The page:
Friday, October 19, 2012

The need for heroes

oh. Hello, blog.

A few days ago I had a discussion with a lovely person about children's books. She dropped a serious wtf-bomb when she mentioned casually that she had never read, nor knew anything about The Hunger Games books. She's a sweet girl, but apparently the rock she lives under is both spacious and all encompassing, because I feel like dead people at least have some semblance of the plot of Hunger Games.

After reviewing the entire plot (but leaving out the good bits) she shrugged and said she just didn't really connect with childrens/young adult literature.

Believe it or not, I did not just get up and walk out of the room at that kind of egregious and failbomb-y statement.  But I was slightly taken aback and a little disheartened, though it took me a few days to figure out why.

There are SO many reasons that I personally like The Hunger Games, the Margaret Atwood-y dystopian-ness, the struggle to come to terms with what romantic love is and how to react to it, the deep-seated need to provide for the ones you love...granted, we aren't really in the same place in our lives, but Katniss Everdeen is my kind of lady.

But beyond my personal preference, I love these books for what they provide to girls: A real, true-blue, honest girl hero.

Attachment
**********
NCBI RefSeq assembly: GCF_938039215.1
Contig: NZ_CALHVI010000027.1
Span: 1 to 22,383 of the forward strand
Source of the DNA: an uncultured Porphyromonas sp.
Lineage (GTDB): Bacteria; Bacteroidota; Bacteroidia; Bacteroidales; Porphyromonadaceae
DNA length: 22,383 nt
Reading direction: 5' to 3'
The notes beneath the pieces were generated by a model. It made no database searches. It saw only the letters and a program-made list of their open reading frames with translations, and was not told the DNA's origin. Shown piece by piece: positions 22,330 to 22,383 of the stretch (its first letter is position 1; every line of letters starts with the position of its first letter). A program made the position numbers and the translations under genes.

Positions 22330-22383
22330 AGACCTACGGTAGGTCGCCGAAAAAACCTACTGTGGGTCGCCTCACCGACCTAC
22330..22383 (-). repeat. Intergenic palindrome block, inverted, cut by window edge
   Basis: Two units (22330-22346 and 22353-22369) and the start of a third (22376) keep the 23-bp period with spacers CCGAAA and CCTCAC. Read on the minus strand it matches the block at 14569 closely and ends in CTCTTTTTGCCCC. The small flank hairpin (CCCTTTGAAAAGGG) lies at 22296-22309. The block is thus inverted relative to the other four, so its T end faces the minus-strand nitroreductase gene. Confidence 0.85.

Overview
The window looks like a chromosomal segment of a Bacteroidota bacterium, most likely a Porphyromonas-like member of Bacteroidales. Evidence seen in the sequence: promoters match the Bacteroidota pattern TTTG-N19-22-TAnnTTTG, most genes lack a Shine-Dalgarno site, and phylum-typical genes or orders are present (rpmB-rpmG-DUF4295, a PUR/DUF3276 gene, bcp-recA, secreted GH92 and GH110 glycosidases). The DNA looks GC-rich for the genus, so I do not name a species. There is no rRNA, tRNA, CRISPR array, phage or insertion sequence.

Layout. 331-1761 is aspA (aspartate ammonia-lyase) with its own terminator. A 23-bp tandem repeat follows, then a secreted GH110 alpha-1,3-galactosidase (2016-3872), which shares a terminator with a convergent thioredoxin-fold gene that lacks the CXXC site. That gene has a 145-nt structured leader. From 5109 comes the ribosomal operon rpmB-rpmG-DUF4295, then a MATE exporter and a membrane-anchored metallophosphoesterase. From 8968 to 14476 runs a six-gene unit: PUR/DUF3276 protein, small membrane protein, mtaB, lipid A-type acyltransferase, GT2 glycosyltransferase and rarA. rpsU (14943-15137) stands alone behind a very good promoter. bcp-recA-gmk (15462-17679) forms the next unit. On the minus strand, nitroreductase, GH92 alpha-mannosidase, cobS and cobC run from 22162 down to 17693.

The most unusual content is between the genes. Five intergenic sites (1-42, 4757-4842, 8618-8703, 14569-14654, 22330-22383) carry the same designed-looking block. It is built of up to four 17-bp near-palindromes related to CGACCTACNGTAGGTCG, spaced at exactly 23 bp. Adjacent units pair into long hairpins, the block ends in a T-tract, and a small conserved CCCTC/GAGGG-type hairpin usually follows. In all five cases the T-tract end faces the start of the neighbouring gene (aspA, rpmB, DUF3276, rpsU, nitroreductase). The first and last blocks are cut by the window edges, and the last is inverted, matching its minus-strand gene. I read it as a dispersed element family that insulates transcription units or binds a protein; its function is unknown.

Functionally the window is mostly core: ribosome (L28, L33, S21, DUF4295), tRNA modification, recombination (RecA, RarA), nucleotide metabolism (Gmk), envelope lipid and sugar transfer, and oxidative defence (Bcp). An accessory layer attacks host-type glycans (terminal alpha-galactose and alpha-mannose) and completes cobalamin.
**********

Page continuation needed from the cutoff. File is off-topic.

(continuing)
As I think back to the books I read as a kid (when you pull "The Baby-Sitter's Club" weeds away) there were some amazing women. Calico Captive, Witch of Blackbird Pond, The Wolves of Willoughby Chase and even the Little House in the Big Woods books, although Laura Ingalls Wilder was a big fan of rule-following. Lame.

But ALL of those books were books that my Mom also read. The world was desperately in need of some new females to carry the torch - and what did they get? Harry Potter and Twilight.

Don't get me wrong, Harry Potter is some solid business. But the girls are relegated to the sidelines and to waiting around for rescuing. Even though they seem to be the smartest ones. What kind of message is that?!

And DON'T get me started on Twilight. I could write for centuries about why Twilight is the worst thing to happen to girls and the publishing industry - if for no other reason than we have it to thank for Shades of Gray (so now women of ALL ages can read books about emotionally abused women with some sort of twisted masochistic streak...awesome).

We needed some girls who are in charge without big brothers to save the day. And I am not saying Katniss is the perfect girl. She is super flawed and kind of terrible a lot of the time, but that's a GOOD thing. Find me a male hero who doesn't have a problem with the drinking or the ladies (Jesus doesn't count).

I am glad Katniss was around to open the door and I hope, for girls (both big and small) everywhere, that there is a long parade that follows behind.

1 comment:

maillot daisy said...

Tournez pour laquelle vous devriez certainement,tn les blessures, la tristesse, ainsi que la fraude avec vos yeux.

She's pint-sized and amazing.